Casetext offers a product called CoCounsel which is an AI legal assistant, or essentially an advanced, AI-powered research tool. It can help with document reviews, summarization of text, extracting certain data from documents, searching through databases, and answering questions. You can watch a demo here.
As with Harvey AI, CoCounsel is built on GPT-4 and customized for the legal industry. The two AI products provide competing services, but I am much more comfortable with CoCounsel. Casetext shares all relevant details about its products on the website, offers a 7-day free trial, and importantly a satisfying security overview.
Casetext services more than 10.000 law firms including DLA Piper and other large, international firms. In terms of pricing, full access to CoCounsel costs $400/month, while a “Basic Research” subscription with access to Casetext’s search tools and comprehensive database of US state and federal law costs $110/month.
Editor’s note: Today Thomas Reuters announced that it’s acquiring Casetext, for $650 million.
From the Author
The Legal Copyright Battle Against AI – Introduction to EU’s Requirements
Tobias is author of The Gap, and a legal expert in A.I. and researcher in A.I. ethics and emerging technologies.
Location: Cambridge, UK
Luminance works as an advanced, AI-powered contract management platform. Among its large suite of functions, Luminance can be used to generate contracts from scratch that comply with internal company standards and provides guidance along the way that even non-lawyers can follow. In contract negotiations, Luminance can automatically color-code the received document in Microsoft Word after which parts are acceptable and which parts require further review. Luminance can also provide insights within its contract repository, help to visualize key data points, and flag areas of business risk and opportunity.
Last month, Luminance announced the launch of its specialist legal large language model ‘Ask Lumi’. Opposed to Harvey AI and CoCounsel, Ask Lumi is not designed to answer general questions about law, but specific questions and queries regarding drafting and negotiation of contracts.
According to the one-liner from Luminance’s homepage: “Luminance is the world’s most advanced AI for the processing of legal documents, streamlining operations and delivering value business-wide.” Luminance services +500 companies in +60 countries in +80 languages and has so far been used to analyze +150M documents. Allegedly, Luminance has all of the Big Four consultancy firms and over one-quarter of The Global Top 100 law firms as customers.
Although Luminance strikes me as a remarkably powerful tool, I remain skeptical about whether Luminance is indeed the world’s most advanced AI for processing legal documents. This claim may have been valid three years ago, but with the recent quantum leaps in generative AI with GPT-4, utilized by Harvey and Casetext, I have my doubts about Luminance’s leading position. However, I could be wrong! If I had to choose one AI tool for drafting, negotiating, and managing contracts, it would be Luminance.
Harvey has received quite a lot of attention recently as one of the first tools built on GPT-4 with backing from OpenAIs startup fund. The company is on an ambitious mission to give lawyers, followed by all other knowledge workers, superpowers with AI. The industry-leading companies A&O and PwC are already using and helping to develop Harvey AI. So far, Harvey is embedded in secrecy and a mysterious aura, since the public doesn’t know how Harvey works or what it looks like. Considering the impact Harvey could potentially have on the job market and eventually the rule of law, I find this closed approach concerning.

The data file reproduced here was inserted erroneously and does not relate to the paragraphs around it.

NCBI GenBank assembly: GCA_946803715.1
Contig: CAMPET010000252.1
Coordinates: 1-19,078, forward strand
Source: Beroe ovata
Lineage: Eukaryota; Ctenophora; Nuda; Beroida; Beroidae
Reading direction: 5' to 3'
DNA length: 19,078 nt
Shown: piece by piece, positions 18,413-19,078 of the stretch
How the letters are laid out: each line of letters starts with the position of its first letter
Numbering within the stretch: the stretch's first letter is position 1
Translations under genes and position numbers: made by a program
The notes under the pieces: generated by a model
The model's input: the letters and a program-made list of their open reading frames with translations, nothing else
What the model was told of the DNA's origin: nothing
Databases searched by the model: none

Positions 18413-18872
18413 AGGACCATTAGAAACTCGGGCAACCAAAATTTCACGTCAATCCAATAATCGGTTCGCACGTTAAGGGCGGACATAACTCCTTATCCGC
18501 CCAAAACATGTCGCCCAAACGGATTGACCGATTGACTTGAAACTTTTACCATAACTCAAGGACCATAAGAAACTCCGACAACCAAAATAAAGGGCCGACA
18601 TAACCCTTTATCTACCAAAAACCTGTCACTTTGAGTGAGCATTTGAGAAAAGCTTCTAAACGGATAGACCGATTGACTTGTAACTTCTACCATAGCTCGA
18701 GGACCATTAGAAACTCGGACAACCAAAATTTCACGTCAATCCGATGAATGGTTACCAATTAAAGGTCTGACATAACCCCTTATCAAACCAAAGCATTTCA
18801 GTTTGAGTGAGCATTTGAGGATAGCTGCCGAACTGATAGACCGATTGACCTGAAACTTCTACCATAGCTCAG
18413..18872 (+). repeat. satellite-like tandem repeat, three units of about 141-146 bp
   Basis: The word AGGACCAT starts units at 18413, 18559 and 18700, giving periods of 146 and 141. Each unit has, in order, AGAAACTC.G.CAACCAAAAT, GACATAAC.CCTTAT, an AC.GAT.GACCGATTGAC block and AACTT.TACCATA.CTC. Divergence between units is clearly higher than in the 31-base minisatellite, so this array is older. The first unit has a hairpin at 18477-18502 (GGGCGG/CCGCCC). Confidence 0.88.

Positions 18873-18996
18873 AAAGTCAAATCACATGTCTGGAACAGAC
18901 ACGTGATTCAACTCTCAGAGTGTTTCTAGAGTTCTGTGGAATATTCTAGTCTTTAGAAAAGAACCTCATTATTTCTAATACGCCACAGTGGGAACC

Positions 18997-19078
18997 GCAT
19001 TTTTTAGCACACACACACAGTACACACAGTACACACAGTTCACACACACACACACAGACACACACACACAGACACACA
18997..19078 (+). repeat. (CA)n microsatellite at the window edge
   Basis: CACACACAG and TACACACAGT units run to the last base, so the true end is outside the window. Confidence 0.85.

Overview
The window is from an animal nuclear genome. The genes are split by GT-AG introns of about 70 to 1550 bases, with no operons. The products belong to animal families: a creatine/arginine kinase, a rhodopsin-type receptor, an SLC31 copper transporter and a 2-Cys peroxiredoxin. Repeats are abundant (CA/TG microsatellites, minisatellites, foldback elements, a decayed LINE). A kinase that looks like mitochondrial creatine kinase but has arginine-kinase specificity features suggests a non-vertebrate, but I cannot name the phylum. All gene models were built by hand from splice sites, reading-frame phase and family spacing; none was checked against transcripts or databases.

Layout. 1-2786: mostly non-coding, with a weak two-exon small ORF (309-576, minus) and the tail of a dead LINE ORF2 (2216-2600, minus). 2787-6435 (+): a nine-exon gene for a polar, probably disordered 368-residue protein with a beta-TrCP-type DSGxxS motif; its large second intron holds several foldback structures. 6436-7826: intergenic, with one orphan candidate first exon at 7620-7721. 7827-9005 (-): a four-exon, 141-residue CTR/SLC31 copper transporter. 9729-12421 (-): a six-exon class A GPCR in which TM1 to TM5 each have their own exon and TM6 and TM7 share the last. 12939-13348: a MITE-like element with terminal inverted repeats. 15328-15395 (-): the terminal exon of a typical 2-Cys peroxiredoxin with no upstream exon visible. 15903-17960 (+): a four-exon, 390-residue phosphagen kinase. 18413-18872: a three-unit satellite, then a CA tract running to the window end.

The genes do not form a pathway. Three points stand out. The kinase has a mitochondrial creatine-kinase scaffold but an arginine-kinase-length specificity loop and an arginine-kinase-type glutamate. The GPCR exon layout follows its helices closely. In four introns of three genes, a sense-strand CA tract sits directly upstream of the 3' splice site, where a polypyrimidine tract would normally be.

Casetext has been around since 2013 and is arguably the most advanced legaltech company on the market today used by more than 10.000 law firms. Casetext's flagship product CoCounsel is a legal research tool built on GPT-4’s advanced generative AI capabilities, destined to cut down millions of billable hours.
Luminance is founded in the UK, far away from Silicon Valley, and developed by mathematicians, not by former litigation lawyers or CTOs, like its competitors. While Casetext is at its core a legal research tool, Luminance is at its core an advanced platform for contract management. Luminance can be used by lawyers anywhere in the world, whereas other leading AI legal tools are based in the US market and on the common law system. I am convinced that Luminance will play a significant role in reshaping the legal work of tomorrow.
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Addendum: Reuters Acquires Casetext
The day this post was going live, Reuters said it is acquiring Casetext for $650 million, a Y Combinator-backed legal tech startup. The ten year old startup initially focused on creating both a community for attorneys to share knowledge and a service to give users free access to legal texts annotated by lawyers. But the company, per TechCrunch, later pivoted, embracing AI and ML to build automated workflows and tools for legal teams.
Casetext’s flagship product is CoCounsel, which taps AI to review documents, help with legal research memos, prepare depositions and analyze contracts.
Reuters says it’s set to invest more than $100 million annually on AI capabilities as a new plugin with Microsoft and Microsoft 365 Copilot for legal professionals. There was another acquisition of note recently in the Generative A.I. space by Databricks that I found rather notable.
Until next time. Read Tobias on the Gap, and let us know what your thoughts of this topic and what implications you see of Generative A.I.’s impact on law and the legal sector?